What the data shows is that the Patriot did not initially identify the Tornado as a target at all, and that the ?missile? it registered was in fact a ?ghost? ? an illusion probably generated by electronic interference from other nearby Patriot units. Furthermore, the Patriot detected this false target 15 kilometres east of the approaching Tornados, heading not towards the Patriot but towards a troop encampment roughly 15 kilometres to the north. If it had been heading towards the Patriot, the battery?s weapon control computer would have classified it as an Air Threat Category 1. Instead, it classified it as a Category 9, a threat level so low that the computer did not even mark it for engagement.

The Patriot?s crew, believing they were under attack, launched an Interceptor missile at the false target, which by this stage had ?moved? into the vicinity of the Tornados. In the absence of any other target, the interceptor?s radar homed in on one of the planes. (Taken from: ?Unfriendly Fire?, by Theodore Postol, Professor of Science, Technology and National Security Policy at the Massachusetts Institute of Technology, New Scientist, 2 October 2004, page 23.)

300 As usual, we celebrate another hundred Banana Skins with something a little more unusual, tongue-in-cheek, or just plain funny. Make up your own mind about which category this one falls into.

Reports of anomalous aerial objects (AAO) (UFOs to the rest of us ? Ed.) appearing in the atmosphere continue to be made by pilots of almost every airline and air force of the world in addition to private and experimental test pilots. This paper presents a review of 56 reports of AAO in which electromagnetic effects (E-M) take place on-board the aircraft when the phenomenon is located nearby but not before it appeared or after it had departed. These effects are not related to the altitude or airspeed of the aircraft. The average duration of these sightings was 17.5 minutes in the 37 cases in which duration was noted. There were between one and 40 eye witnesses (average = 2.71) on the aircraft. Reported E-M effects included radio interference or total failure, radar contact with and without simultaneous visual contact, magnetic and/or gyro-compass deviations, automatic direction finder failure or interference, engine stopping or interruption, dimming cabin lights, transponder failure, and military aircraft weapon system failure. There appears to be a reduction of the E-M energy effect with the square of increasing distance to the AAO. These events and their relationships are discussed. This area of research should be concentrated on by other investigators because of the wealth of information it yields and the physical nature of AAO including wavelength/frequency and power density emissions. (Taken from the Abstract for ?Fifty-six Aircraft Pilot Sightings Involving Electromagnetic Effects?, Richard F. Haines, Ph.D, Copyright 1992, http://www.nicap.dabsol.co.uk/92apsiee.htm, 16 Jun 03)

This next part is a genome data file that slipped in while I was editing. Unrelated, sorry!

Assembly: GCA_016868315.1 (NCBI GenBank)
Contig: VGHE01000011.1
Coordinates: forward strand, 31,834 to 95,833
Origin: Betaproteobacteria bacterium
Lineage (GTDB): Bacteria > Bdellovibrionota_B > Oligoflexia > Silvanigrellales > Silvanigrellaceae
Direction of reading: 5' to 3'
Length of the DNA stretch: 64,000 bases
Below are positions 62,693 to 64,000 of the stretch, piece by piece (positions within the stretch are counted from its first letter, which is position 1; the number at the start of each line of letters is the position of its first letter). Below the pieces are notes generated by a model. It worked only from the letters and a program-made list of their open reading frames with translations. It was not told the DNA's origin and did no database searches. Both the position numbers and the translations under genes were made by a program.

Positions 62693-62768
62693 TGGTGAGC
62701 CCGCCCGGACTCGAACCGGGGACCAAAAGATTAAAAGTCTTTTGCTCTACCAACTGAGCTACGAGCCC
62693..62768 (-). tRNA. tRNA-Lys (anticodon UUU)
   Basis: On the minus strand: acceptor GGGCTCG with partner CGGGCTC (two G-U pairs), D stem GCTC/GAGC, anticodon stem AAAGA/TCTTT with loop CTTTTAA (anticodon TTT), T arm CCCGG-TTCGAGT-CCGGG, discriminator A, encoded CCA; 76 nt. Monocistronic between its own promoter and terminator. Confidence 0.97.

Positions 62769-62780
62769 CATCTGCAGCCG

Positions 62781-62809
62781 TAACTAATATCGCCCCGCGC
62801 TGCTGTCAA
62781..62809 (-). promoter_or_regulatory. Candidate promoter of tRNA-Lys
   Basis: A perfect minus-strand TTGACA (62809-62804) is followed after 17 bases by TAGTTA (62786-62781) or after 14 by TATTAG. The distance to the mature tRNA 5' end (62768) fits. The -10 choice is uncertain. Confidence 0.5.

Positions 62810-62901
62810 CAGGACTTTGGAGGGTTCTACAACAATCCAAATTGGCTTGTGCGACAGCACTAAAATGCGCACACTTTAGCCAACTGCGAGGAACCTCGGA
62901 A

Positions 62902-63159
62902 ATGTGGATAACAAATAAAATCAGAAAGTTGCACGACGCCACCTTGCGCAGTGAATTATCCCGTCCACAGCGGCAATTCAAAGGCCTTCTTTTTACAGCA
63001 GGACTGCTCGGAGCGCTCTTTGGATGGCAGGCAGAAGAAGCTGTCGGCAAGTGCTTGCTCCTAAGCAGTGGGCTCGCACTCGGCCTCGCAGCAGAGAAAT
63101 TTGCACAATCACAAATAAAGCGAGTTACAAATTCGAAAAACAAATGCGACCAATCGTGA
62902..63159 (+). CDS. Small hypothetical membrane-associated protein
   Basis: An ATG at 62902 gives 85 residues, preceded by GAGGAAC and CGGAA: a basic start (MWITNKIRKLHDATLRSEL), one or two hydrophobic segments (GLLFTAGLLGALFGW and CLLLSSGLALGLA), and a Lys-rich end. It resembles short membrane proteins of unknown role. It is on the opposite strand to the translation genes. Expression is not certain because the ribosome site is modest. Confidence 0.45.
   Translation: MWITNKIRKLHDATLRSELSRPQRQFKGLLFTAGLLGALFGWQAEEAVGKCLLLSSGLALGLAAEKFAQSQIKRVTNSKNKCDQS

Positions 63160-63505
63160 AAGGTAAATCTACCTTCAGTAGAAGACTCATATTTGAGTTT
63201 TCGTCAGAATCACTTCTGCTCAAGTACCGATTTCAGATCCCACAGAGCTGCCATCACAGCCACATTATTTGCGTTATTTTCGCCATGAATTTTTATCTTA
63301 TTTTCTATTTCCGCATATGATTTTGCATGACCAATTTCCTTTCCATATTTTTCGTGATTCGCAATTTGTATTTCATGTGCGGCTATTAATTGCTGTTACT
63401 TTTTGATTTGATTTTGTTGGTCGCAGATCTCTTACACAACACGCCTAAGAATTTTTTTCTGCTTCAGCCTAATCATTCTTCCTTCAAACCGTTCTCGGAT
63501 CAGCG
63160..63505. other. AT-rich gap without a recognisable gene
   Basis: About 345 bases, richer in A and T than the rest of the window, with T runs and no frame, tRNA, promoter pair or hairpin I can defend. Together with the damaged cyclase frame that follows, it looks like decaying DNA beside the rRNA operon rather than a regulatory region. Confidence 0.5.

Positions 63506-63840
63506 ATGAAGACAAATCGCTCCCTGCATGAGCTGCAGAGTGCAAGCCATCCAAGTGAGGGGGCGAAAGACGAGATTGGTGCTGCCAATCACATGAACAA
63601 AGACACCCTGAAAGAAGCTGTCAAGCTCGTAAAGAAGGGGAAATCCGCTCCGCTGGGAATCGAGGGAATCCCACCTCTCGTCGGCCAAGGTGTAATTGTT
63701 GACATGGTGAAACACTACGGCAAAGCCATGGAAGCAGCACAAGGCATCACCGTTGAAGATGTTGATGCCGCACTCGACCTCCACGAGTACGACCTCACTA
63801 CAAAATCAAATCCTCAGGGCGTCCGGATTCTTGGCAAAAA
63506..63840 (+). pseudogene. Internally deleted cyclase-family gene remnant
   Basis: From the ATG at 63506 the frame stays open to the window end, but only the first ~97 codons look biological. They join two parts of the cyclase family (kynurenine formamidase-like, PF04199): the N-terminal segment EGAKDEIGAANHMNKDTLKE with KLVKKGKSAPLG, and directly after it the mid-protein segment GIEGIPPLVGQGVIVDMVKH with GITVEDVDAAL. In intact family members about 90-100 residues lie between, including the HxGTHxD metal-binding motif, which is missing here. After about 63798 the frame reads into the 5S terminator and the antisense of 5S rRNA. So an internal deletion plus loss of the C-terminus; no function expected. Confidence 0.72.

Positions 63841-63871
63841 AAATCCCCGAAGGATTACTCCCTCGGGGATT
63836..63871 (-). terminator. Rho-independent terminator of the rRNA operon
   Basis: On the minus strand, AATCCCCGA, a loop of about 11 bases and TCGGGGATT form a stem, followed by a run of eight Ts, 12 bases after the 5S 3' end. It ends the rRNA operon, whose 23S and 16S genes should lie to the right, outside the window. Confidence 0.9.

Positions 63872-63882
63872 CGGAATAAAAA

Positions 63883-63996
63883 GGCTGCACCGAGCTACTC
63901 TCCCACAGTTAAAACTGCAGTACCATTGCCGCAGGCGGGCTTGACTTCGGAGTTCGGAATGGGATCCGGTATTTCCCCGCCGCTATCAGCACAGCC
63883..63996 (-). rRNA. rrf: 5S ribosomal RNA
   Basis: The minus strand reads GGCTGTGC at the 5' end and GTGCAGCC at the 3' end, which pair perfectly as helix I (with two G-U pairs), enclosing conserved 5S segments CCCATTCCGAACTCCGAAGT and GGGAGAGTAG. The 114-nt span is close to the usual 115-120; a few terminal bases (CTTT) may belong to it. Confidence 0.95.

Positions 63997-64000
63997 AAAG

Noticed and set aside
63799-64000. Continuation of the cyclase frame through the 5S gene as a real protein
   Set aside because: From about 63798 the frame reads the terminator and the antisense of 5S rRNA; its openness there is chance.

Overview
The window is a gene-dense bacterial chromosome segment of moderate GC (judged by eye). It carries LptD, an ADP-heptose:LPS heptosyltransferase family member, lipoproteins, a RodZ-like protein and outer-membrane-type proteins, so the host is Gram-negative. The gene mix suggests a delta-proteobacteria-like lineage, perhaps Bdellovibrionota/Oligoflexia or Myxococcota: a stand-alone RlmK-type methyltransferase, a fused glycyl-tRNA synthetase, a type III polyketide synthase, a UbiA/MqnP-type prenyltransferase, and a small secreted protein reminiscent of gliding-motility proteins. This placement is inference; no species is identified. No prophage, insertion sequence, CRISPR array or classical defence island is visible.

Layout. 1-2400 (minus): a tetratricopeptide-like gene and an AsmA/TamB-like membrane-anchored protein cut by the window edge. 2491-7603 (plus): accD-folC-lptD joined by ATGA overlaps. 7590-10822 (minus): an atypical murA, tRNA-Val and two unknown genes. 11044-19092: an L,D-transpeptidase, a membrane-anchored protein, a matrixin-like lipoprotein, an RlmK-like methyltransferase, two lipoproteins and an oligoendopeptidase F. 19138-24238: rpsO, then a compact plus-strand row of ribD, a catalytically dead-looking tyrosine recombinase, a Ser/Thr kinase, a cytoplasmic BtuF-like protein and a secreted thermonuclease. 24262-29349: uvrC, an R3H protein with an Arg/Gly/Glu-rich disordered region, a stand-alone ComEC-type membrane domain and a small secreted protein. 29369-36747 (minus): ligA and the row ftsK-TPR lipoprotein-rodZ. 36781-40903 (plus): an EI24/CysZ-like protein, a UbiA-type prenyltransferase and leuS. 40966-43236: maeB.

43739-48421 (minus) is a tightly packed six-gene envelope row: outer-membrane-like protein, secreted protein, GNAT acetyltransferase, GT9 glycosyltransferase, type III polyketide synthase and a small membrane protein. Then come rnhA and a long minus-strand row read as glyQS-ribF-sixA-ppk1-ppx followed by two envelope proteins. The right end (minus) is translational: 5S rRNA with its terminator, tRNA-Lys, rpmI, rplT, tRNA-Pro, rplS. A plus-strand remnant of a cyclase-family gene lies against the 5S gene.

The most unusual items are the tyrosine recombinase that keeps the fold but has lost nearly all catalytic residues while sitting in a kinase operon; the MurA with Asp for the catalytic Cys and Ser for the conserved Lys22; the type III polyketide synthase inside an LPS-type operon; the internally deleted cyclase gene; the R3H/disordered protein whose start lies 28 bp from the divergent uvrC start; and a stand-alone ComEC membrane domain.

301 EMI hardness evaluations under the Navy?s Air Systems? EMI Corrective Action Program (AEMICAP) have shown that the hardness of aircraft is degraded over time. Electrical inspections have shown numerous instances of foreign object damage, excessive chaffing of wires, and improper splicing and terminations. Bonding measurements performed over a ten year period on a Navy fighter aircraft indicates 10-15% out of specification conditions on a new aircraft, 40-60% out of specification conditions on a five year old aircraft and 70-80% out of specification conditions on a ten year old aircraft. These out of specification bonding conditions result in inadequate termination of shields and boxes and degrade shielding effectiveness. During EMC tests, the effects of corrosion and maintenance practices on the EMC design have been noted. For example, composite connectors were incorporated in the pylons of a Navy attack aircraft to correct a severe corrosion problem on the existing aluminum connectors. The composite connectors are more resistant to the corrosion than aluminum. They do, however, oxidize and produce a powdery residue on the connector. The maintenance personnel would then wire brush this residue, thereby eliminating the outer conductive coating, severely degrading the connector conductivity, and introducing potentially more severe corrosion problems. (Taken from MIL-STD-464A, Appendix A.5.9 ?Life cycle, E3 hardness?. ?HERO? stands for Hazards of Electromagnetic Radiation to Ordnance.)